So just what was so flimsy about the ESPN story? Oh, they had merely two on-the-record, first-hand sources telling their stories in long interviews. Not enough for Whitlock.
Is three good enough? That’s now the question, as another on-the-record alleged victim of Fine’s advances has come out of the shadows. Zach Tomaselli says he was fondled repeatedly by Fine in a hotel room in 2002. Another consideration: One of the victims has produced an audiotape of a conversation with Fine’s wife, Laurie, that does anything but exonerate the accused. Fine has been fired.
Those developments put Whitlock in a bind. How does he carry on without having to retract his “juvenile” column. Well, he does that in many ways, via a brand-new piece on the Fine mess:
*Humbly: “For those of you who can discern the truth within this Syracuse-Bernie Fine-child-molestation scandal, I tip my hat. You have a level of X-ray vision/intellect that escaped my limited physical/mental blessings.”
*Backpedally: “From where I sit — despite the allegations of a third accuser, the public airing of a secretly recorded conversation between Fine’s original accuser and Fine’s wife, and Syracuse’s abrupt decision to fire Fine on Sunday — the truth still appears extremely murky.”
*Throat-clearingly: “I’m a sportswriter, a pundit and an occasional journalist. My interest in the Fine scandal revolves around journalistic fairness and whether a possible lack of fairness will inhibit us from ever learning the truth about Fine.”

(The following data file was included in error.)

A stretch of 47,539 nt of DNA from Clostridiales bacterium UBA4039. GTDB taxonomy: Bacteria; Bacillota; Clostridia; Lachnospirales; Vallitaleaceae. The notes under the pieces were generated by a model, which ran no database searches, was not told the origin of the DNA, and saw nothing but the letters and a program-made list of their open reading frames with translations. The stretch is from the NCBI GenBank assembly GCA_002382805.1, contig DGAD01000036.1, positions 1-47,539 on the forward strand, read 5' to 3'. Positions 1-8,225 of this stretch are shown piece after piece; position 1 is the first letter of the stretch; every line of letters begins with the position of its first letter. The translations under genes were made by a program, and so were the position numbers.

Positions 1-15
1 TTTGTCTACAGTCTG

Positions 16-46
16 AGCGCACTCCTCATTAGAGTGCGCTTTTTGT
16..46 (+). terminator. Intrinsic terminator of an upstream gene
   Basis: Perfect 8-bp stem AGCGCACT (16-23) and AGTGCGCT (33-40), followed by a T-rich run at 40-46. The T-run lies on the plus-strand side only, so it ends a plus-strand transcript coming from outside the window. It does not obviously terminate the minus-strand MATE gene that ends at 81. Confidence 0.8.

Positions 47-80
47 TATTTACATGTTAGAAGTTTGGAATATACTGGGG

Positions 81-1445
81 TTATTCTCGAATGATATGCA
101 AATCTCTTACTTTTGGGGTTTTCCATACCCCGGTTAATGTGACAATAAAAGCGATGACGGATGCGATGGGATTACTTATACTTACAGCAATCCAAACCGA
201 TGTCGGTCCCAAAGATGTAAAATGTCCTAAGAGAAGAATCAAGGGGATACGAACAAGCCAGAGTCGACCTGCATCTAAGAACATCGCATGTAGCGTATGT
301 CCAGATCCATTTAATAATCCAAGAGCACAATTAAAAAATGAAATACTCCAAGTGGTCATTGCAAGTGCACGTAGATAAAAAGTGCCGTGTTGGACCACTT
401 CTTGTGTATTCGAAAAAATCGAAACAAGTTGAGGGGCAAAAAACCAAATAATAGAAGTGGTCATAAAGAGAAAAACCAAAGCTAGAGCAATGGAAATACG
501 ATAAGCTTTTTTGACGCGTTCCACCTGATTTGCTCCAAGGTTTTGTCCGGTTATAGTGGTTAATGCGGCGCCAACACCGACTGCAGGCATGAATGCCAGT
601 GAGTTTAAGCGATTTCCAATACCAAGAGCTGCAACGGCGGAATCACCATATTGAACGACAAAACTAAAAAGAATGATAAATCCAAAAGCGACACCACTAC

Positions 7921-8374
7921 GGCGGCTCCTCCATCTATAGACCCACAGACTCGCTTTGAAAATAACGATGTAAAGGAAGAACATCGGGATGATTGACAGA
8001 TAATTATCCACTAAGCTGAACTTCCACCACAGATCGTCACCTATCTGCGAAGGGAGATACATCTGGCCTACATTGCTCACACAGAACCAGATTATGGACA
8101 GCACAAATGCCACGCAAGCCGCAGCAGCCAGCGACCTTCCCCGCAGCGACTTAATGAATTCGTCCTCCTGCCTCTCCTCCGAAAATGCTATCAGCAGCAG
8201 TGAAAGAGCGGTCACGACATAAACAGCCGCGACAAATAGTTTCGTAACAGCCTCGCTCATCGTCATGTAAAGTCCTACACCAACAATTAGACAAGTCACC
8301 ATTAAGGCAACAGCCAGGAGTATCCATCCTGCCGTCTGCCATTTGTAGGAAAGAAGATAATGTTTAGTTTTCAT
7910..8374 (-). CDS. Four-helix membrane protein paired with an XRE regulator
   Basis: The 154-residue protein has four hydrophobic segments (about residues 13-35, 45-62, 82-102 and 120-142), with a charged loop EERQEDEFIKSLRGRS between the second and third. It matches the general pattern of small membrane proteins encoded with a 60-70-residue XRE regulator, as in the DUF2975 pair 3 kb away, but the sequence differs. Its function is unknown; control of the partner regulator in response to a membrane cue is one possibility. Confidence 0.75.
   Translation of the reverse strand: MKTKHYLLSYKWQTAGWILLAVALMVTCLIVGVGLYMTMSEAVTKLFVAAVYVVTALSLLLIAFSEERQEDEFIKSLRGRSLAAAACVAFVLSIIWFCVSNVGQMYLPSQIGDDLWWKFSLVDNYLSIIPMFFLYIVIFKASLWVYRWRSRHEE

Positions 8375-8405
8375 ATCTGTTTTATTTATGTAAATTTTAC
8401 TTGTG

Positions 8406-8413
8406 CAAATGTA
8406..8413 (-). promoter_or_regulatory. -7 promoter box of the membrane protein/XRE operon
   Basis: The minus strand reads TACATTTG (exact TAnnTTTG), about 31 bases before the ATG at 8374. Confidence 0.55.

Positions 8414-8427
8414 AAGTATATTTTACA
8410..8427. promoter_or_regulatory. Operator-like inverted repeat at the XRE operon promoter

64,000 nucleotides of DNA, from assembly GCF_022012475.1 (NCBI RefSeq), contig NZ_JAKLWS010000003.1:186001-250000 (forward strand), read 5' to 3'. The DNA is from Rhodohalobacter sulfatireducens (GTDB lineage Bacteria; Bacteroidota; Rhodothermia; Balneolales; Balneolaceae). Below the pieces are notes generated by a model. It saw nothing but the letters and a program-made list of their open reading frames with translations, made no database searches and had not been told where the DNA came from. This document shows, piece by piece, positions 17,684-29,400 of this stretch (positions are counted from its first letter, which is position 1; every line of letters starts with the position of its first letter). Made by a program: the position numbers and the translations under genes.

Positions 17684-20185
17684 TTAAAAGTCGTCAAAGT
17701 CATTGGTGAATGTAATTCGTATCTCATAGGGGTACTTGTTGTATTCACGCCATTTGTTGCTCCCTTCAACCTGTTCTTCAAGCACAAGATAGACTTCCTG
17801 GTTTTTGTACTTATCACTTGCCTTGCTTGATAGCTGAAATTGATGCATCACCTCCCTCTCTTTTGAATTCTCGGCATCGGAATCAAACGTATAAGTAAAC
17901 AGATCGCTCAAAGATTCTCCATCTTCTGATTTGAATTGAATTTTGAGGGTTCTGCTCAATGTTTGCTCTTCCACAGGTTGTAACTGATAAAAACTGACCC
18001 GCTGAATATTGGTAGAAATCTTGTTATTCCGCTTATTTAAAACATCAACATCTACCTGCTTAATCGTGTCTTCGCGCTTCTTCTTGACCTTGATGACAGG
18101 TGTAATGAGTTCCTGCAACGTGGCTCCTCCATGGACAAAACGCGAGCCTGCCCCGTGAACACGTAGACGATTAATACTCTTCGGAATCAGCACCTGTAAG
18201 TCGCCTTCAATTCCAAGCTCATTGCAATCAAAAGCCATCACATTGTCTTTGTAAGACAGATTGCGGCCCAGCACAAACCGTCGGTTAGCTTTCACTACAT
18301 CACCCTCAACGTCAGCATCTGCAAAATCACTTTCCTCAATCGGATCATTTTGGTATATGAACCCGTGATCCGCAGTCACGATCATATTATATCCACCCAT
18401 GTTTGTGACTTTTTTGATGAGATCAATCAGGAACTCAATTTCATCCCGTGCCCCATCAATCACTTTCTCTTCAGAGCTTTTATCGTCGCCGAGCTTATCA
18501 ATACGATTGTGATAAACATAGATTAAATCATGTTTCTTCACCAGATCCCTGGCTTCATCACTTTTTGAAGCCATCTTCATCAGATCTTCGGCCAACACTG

*Nasally: “Everything that has happened in the last week smells like public relations and not a search for truth.”
*Oh-yes-you-do-ly: “I don’t have a vested interest in the outcome.”
*Tea Partily: “Let’s hold off on treating Jim Boeheim like Joe Paterno and Bernie Fine like Jerry Sandusky at least until the police have conducted a thorough investigation. And, for those of you who really believe in our Constitution, let’s withhold judgment until Boeheim and Fine have had a chance to defend themselves.
It’s the red-blooded, patriotic-American thing to do.”
And, finally, inexplicably: Whitlock writes that the truth has been ”compromised” because, in contrast to the Jerry Sandusky case, “the Fine scandal was first tossed into the media microwave and then the subsequent ‘hot potato’ was handed over to” authorities — a sequence that Whitlock calls “upside-down.”
Does he really have a problem with media outlets breaking a story? If so, Whitlock appears to be attacking the very ideal of investigative reporting — that the media can and should unveil wrongdoing that prosecutors later take up. Perhaps the sports media should just stick to play-by-play analysis and game preview-review duties. That appears to be the Whitlock way.